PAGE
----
Under the present system, every time a deduction or allowance is created, someone benefits and somebody else looses.  So I suggest that just like all income is taxable, there will be NO DEDUCTIONS.  Why should I get a deduction for my home mortgage interest and you not for your rent?  Why should a medical bill be deductible and an education expense not?  All such items are put into the tax code either to benefit some group with the clout to get it there or as a consolation prize to those without power to keep them quiet.  A great deal of politics is primarily about taxes.  If we eliminated that, perhaps we could attend to other important issues.

V.      All “persons” are created equal.

      This is the really radical part of the proposal.  The quotes are to bring attention to the fact that there are two kinds of persons in the U.S, people and corporations.  Corporations were originally intended to be just legal constructed “persons” for business purposes, hence the same root as corporeal, i.e., a body.  But over time two classes have evolved and present tax law heavily favors corporations.  What I mean by this principle is that all the exact same rules that apply to people should apply to corporations.  Therefore, all corporate income would be taxed and there would be no deduction for business expenses either.  That is, corporations would be taxed on their gross income, not net.  The only exception to this would be wages (and all other compensation) directly paid to employees and officers.  (This would also apply to private individuals as well:  if you pay a housekeeper W-2 wages, those would be deducted from your income since the housekeeper would be paying his/her taxes on that money.) 

      Just as there is no objective basis for what is a legitimate expense for a private citizen to deduct, the same applies to business.  What makes supplies, depreciation, lunches, etc. legitimate expenses and others not?  The true answer is power and politics.  Let’s get entirely out of the business of making some expenses cost less because they are deductible.  This practice ultimately distorts spending and diminishing incentives for minimizing costs.  The fundamental idea to keep in mind is that whenever Congress creates a deduction, it doesn't make just one.  There's always something else in the proposal, ostensibly to make it fair to some group, but most likely it's really to pay a political debt to a donor somewhere.  As Warren Buffett has said, every line in the tax code has it’s champion(s).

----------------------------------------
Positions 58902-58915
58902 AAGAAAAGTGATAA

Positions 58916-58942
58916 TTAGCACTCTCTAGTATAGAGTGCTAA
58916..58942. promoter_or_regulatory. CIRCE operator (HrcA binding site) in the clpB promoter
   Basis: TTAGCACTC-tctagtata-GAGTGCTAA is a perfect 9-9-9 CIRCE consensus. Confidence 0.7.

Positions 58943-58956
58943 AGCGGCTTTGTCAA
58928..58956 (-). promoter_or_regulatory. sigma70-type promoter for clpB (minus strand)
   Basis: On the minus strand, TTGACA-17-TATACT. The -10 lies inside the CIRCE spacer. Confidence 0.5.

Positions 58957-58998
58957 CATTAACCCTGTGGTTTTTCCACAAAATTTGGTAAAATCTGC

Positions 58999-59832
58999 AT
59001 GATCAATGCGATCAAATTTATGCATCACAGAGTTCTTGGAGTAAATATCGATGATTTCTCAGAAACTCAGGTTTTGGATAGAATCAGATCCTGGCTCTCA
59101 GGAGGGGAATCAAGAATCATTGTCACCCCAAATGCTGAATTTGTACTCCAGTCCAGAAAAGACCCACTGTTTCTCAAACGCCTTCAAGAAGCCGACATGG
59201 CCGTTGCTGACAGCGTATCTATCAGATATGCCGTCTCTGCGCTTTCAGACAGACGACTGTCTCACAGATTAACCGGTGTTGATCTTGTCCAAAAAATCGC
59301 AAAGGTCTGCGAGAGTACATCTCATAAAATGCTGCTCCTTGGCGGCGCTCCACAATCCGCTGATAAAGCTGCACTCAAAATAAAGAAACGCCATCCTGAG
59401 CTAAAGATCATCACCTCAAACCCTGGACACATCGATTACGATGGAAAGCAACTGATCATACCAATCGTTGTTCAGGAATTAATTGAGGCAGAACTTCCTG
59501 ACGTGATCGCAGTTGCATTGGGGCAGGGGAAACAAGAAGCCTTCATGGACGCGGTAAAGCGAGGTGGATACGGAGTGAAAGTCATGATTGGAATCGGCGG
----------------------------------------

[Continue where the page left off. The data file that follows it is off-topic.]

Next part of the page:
If these principles were scrupulously followed, then I believe a very interesting thing would happen:  Taxes would no longer be a very important economic consideration for both people and businesses.  Indeed, I don’t have the data to calculate this, but my bet is that the maximum tax rate necessary to provide our present Government services might be less than 33 percent and that rate wouldn’t be reached until a fairly high income.  Doing taxes would take about 20 minutes and the tax rate would be low enough that businesses and people would make decisions based on what made economic sense, rather than on what the effect on their taxes would be.

      Given that I am by no means a tax policy wonk, what I have proposed here may have missed some important considerations.  I welcome any suggestions.  I hope that they would confirm to the guiding principle of this proposal: It attempts to create a tax plan without consideration of how it effects any individual person (or corporation.)

      By way of beginning the discussion, I want to suggest two modifications that I thought of recently.

      1.  Allowing the tax rate to "go negative" for incomes lower that the poverty rate would allow payments to the poor similar to those provided by the EIC.  This system has the added advantage that there would be no critical points where incentives would change substantially.

      2.  Once a basic maximum tax rate were chosen, it could be adjusted automatically by some formula that caused it to vary inversely with respect to changes in the GDP.  If GDP increases, the max tax rate goes down.  Perhaps this would incentivize the rich to avoid bubble making.  If the GDP decreases, increased taxes would provide income for stimulus programs.  Although this idea might have multiple unintended consequences, the idea of an automatic feedback system has a certain appeal.  Perhaps economist could devise one that we could agree on.